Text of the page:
By : Sam Potrykus
8 min read
1. Since forming the organization Done For DiDi in 2017 you have created so many platforms and opportunities for artists, what was your first project? Was it Full Set or White Labor Collective or was it something else?
Actually, I was a poet first, co-founding the Society of Urban Poetry, a spoken-word & poetry community in Cambridge, MA. It wasn’t until 2015 when I co-founded Black Lives Matter Cambridge that I put my focus into community-organizing for racial justice. I mean, my art has always been about dismantling white supremacy, but this was a fresh take.
I started to become more well-known, expanding my reach to new audiences & communities. This is when I started experimenting with direct person to person reparations. I would get requests from Black folks in need due to my connections in the community. I started sharing their paylinks on my page, requesting that folks donate and write #donefordidi in the comment once they had.
As this work grew, I created the Done for DiDi White Labor Collective (WLC), led by a team of Black women and non-men, or Marginalized Genders (MaGes). The group engages in Black liberation work through a reparations lens. We take the influx of white people on social media who want to learn about anti-racism and anti-oppression, and put their labor (9000 hours in 2021) and money to work to provide monthly micro-funding, stipends, and seed funding for projects led by Black organizers. In 2020, we raised $170,045.95 and handed it over with love, confidentiality and no strings attached to 500 Black organizers & families.
The Full Set Podcast actually began as a healing and self-care journey for me during the start of the 2020 Coronavirus quarantine. The absence of my nail technician, who also happened to be my best friend, forced me to recognize the importance of having a space to discuss issues important to folks who look like us. Not having this container during quarantine was a struggle for me and, I imagined, many others.
So, I decided to create a space for healing. I wanted to hear how everyone else was doing in the same way I would have if I were getting my full set done. An episode of The Full Set is like a long phone call between good friends or frenemies. There are a few specifics you want to touch on but mostly the conversation just goes where it needs to; there's no spin and no restrictions.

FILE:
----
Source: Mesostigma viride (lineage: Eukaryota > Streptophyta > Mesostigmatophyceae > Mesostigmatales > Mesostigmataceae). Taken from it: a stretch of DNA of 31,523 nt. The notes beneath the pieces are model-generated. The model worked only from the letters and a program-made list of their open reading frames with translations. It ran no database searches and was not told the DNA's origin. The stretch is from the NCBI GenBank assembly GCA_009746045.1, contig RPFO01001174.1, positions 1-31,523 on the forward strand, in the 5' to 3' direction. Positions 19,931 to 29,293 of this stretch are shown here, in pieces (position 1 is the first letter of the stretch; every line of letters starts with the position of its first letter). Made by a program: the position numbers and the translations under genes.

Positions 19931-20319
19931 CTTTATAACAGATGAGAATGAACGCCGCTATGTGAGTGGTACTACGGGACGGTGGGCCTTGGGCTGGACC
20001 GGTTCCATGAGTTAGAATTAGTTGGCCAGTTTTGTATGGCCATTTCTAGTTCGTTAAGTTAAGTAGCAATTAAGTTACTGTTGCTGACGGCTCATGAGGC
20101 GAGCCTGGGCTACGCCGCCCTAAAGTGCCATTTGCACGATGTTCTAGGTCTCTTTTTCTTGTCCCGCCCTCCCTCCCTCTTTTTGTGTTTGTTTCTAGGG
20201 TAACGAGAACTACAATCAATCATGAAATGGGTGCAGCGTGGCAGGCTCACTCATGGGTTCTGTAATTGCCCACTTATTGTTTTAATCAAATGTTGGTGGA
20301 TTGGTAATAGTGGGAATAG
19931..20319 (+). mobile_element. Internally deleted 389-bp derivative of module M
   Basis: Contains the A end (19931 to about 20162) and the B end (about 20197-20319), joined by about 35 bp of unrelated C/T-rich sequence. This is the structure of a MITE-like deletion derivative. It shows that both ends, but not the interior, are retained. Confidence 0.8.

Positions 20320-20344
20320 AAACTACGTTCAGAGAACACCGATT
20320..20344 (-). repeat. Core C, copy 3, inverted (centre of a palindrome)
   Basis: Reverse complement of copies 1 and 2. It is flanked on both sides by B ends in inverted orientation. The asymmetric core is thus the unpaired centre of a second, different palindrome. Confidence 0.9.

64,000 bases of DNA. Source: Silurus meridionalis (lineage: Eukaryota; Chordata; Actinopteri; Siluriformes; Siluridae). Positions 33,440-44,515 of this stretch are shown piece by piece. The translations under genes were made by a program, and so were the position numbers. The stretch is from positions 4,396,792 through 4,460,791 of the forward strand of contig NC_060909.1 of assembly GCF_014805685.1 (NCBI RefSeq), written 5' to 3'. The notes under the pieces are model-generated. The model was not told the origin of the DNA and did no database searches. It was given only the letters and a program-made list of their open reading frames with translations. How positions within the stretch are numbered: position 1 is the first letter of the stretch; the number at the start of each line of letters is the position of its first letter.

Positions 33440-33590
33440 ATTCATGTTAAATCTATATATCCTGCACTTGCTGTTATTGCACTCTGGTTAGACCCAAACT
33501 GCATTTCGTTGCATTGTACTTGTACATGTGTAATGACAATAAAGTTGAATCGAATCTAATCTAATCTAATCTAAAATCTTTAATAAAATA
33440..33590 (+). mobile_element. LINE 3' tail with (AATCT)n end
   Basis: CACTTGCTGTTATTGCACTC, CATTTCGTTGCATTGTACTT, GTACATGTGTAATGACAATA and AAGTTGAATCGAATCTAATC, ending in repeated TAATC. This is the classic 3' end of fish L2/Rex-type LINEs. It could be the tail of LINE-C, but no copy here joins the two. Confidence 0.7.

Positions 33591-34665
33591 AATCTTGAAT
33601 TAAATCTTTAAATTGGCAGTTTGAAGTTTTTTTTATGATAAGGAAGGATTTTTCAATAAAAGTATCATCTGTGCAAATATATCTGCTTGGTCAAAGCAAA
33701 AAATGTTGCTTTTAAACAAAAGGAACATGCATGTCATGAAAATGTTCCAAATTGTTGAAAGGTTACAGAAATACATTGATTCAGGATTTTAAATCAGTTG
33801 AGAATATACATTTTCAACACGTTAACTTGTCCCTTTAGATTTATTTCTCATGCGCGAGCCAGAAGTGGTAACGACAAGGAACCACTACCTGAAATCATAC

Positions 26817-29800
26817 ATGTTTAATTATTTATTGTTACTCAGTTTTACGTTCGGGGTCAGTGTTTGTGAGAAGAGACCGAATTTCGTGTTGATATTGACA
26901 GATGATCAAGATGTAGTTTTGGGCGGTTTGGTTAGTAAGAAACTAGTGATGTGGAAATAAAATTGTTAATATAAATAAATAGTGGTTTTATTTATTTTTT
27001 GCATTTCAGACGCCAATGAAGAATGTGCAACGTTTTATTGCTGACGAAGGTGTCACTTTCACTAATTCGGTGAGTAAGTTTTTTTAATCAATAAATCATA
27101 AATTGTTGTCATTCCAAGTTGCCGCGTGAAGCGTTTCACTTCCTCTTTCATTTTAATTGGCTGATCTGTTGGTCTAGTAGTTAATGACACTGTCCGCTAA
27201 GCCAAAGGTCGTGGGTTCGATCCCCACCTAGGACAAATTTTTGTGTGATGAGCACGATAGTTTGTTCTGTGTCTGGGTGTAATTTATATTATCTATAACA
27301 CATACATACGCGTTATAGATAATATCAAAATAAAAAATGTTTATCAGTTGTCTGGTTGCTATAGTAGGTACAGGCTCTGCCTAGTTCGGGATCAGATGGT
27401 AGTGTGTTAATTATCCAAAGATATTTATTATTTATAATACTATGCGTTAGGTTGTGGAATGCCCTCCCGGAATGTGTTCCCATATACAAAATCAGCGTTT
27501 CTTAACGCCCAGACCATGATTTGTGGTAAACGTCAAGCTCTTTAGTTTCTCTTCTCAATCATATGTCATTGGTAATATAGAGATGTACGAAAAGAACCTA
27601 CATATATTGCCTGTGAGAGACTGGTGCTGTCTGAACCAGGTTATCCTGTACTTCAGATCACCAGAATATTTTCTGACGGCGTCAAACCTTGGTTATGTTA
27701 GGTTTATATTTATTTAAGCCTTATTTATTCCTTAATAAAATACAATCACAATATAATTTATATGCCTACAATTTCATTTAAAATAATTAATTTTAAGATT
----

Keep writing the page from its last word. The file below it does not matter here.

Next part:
I recorded over 70 episodes in a year, and had guests including Sonya Renee Taylor (The Body is Not an Apology), Elle Hearns (The Marsha P. Johnson Institute), adrienne maree brown (Pleasure Activism), Ejeris Dixon, (Beyond Survival / Vision Change Win), Shameka Andrews (Disability Advocate/Author) and Jennifer Love Williams (The Jennifer Love Project).
2. We see Done For DiDi combining arts and activism to support mutual aid initiatives, was this a goal from the beginning or something that developed naturally in the past few years?
I am an unapologetically Black, Queer, and Cash-Poor Femme. All the work that I do, prioritizes Black movement-builders, artists, educators, visionaries, healers, and communities. We’ve been doing the work of liberation for centuries - reparations and resources are long overdue. This work of community care is spiritual and so is art. In both these modalities expression is at the root. We all get free together.
To paraphrase the Combahee River Collective Statement, when Black MaGes are free, everybody’s free, because we’re always trying to free everybody.
In regards to mutual aid, I want to make a distinction here. The work I’m doing is reparations. This distinction is important because white folks who called for Covid-19 “mutual aid” are some of the same who previously believed that the person-to-person direct reparations I had been doing were inappropriate. However, the principles in both calls are the same: because systemic oppression has kept some away from the resources they need to live, we as a community must make sure that those resources reach them.